For example, if you studied computer engineering in school, then the only jobs you can do are computer engineering jobs. If you get laid off from that job, then the only other jobs you can do are low-paying service sector jobs such as being in a cashier or waiter.



As you can tell from my writing style, I major in the liberal arts.

I can tell that you don't know much about engineering.
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Old 06-08-2015, 12:08 PM
 
Location: Great State of Texas
86,094 posts, read 69,579,268 times
Reputation: 27511
The real world is quite different then the Utopian view seen on college campuses.

No, that liberal arts degree will not get you any job you want.

I'm very good at typing too but that doesn't mean I can get any job I want.
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Old 06-08-2015, 12:11 PM
 
Location: Cape Cod
9,617 posts, read 6,985,300 times
Reputation: 17629
I agree that a high school diploma will not get you very far in today's business world.
Many white collar employers are looking for at least a bachelors degree which many folks have. Focus is a good thing for certain jobs but for many it is Okay to have a liberal arts degree, English, History etc... it proves that you can put your nose to the grind stone and complete duties.
In any job interview Personality goes a long way and who you know certainly doesn't hurt.

If I were hiring I would rather have an eager go getter with personality to spare who doesn't have a degree than a highly educated stiff shirt.

Education matters and focus on a certain degree is important. Would you want your electrician doing your plumbing or a History teacher doing your accounting?

Earning a college degree gives you a step up and will get you in the door but personality and ambition will get you further.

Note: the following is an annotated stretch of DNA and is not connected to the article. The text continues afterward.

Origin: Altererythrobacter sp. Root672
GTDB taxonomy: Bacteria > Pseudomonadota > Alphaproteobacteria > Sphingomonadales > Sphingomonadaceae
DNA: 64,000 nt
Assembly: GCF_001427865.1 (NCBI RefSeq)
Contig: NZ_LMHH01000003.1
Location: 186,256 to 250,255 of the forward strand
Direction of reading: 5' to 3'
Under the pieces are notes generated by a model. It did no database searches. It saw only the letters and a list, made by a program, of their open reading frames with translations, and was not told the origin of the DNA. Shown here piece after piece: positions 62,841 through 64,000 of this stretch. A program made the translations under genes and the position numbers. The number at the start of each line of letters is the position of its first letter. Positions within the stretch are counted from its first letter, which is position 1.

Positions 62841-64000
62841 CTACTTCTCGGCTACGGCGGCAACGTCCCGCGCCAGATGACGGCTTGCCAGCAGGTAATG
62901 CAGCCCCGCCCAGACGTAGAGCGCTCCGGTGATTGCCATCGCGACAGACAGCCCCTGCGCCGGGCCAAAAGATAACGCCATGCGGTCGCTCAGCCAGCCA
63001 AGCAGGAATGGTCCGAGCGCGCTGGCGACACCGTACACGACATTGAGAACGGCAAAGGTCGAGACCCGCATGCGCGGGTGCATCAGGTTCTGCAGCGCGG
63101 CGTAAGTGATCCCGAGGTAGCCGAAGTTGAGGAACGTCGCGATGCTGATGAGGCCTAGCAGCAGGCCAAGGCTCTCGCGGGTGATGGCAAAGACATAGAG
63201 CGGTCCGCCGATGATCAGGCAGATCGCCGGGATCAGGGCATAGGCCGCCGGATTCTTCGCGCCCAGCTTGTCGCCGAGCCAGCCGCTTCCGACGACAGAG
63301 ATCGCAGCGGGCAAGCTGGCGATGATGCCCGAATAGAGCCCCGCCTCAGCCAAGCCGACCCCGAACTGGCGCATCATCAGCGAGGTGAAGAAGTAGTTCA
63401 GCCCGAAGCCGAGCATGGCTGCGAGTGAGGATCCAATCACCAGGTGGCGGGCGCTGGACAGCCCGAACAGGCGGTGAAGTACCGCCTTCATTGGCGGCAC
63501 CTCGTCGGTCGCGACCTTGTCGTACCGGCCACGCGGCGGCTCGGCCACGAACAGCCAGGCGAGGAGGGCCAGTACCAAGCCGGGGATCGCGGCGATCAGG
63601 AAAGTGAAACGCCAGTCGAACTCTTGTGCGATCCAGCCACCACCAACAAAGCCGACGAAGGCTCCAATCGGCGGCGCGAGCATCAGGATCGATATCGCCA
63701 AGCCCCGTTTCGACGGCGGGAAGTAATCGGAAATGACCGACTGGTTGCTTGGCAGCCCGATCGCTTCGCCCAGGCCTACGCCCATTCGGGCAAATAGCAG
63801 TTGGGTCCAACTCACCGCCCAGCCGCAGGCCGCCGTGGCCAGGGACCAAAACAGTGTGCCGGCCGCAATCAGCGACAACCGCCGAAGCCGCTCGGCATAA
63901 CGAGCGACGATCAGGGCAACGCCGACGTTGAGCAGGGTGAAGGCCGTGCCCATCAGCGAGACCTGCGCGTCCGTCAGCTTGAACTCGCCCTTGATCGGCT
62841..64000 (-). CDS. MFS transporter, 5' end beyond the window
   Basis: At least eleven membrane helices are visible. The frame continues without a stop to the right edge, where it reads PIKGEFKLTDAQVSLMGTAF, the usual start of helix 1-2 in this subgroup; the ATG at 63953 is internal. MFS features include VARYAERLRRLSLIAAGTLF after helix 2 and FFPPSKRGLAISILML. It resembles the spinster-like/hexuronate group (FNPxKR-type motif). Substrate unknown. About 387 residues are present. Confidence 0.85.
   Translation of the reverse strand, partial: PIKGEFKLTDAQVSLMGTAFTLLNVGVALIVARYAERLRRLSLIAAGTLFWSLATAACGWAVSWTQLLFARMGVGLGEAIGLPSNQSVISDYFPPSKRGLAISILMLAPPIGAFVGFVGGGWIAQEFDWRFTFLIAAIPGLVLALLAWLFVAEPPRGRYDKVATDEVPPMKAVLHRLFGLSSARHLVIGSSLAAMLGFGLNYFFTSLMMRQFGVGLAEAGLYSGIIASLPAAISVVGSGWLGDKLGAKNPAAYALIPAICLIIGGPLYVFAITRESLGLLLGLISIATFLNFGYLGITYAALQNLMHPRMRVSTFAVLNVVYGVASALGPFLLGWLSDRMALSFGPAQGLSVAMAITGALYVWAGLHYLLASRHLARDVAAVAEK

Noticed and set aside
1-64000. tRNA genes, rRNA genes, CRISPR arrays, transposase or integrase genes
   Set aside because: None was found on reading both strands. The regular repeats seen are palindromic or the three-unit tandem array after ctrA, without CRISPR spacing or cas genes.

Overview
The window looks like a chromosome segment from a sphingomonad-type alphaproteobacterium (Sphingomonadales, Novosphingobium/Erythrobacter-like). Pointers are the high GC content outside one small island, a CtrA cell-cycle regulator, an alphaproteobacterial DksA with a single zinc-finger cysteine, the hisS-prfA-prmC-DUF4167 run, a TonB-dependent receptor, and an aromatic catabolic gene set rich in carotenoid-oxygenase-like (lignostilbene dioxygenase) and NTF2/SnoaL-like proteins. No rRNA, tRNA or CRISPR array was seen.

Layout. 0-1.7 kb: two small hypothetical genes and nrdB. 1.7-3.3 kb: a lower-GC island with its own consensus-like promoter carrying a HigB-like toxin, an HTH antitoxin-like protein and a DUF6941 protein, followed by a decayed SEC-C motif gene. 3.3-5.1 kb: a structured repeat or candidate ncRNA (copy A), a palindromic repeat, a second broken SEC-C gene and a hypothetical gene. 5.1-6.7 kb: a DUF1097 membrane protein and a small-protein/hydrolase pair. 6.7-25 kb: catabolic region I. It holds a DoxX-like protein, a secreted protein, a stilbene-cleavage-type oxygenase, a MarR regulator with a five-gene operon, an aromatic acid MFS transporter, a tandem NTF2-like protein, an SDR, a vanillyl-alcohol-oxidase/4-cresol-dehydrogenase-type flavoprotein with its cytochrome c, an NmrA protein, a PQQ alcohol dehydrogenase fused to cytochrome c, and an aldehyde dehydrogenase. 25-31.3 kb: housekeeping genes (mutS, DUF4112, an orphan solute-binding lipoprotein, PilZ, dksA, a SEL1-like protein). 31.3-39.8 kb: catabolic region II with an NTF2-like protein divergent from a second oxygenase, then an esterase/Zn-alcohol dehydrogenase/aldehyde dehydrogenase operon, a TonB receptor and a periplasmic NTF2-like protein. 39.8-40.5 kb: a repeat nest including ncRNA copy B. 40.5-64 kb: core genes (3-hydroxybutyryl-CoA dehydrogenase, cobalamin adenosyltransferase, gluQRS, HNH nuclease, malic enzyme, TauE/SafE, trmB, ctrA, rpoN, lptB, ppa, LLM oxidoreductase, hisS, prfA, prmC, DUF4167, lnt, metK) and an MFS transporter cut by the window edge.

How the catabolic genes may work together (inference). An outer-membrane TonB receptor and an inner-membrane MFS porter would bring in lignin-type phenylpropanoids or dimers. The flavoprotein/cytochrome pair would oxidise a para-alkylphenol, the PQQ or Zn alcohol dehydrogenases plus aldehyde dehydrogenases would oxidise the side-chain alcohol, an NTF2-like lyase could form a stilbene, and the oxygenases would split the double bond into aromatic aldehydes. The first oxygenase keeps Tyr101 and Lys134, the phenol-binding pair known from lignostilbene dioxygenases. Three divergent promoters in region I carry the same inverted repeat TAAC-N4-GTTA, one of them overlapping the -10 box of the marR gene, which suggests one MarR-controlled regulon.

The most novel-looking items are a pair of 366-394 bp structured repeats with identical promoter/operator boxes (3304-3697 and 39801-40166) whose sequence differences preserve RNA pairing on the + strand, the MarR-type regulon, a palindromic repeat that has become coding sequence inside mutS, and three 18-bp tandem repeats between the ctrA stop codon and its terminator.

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Old 06-08-2015, 12:11 PM
 
Location: Middle America
35,779 posts, read 39,016,419 times
Reputation: 48545
It very much depends on what you plan to do professionally. Some careers draw from a number of academic disciplines, others require a more singular focus.

I'm sure you are aware that a four-year degree in psychology is typically insufficient for gaining certification credentials that will allow you entry to the field in most career-track positions. A master's degree will be necessary for pursuing relevant licensure. That's assuming you plan to work in the field. The type of "helping" jobs open to you with only a bachelor's in psych are quite limited.
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Old 06-08-2015, 12:42 PM
 
Location: Great State of Texas
86,094 posts, read 69,579,268 times
Reputation: 27511
Quote:
Originally Posted by TabulaRasa View Post
It very much depends on what you plan to do professionally. Some careers draw from a number of academic disciplines, others require a more singular focus.

I'm sure you are aware that a four-year degree in psychology is typically insufficient for gaining certification credentials that will allow you entry to the field in most career-track positions. A master's degree will be necessary for pursuing relevant licensure. That's assuming you plan to work in the field. The type of "helping" jobs open to you with only a bachelor's in psych are quite limited.
I don't think the OP plans to pursue a career in that field.

From their post :

"I want to have some sort of office job writing documents because I am very good at writing (and typing). That's all I want to do. "
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Old 06-08-2015, 12:54 PM
 
Location: southwestern PA
20,426 posts, read 35,433,150 times
Reputation: 38821
Yep... which means she will be competing for writing jobs with those who chose technical writing, journalism, and other more pertinent degrees.

OP, a year ago you wanted to be a teacher. What changed?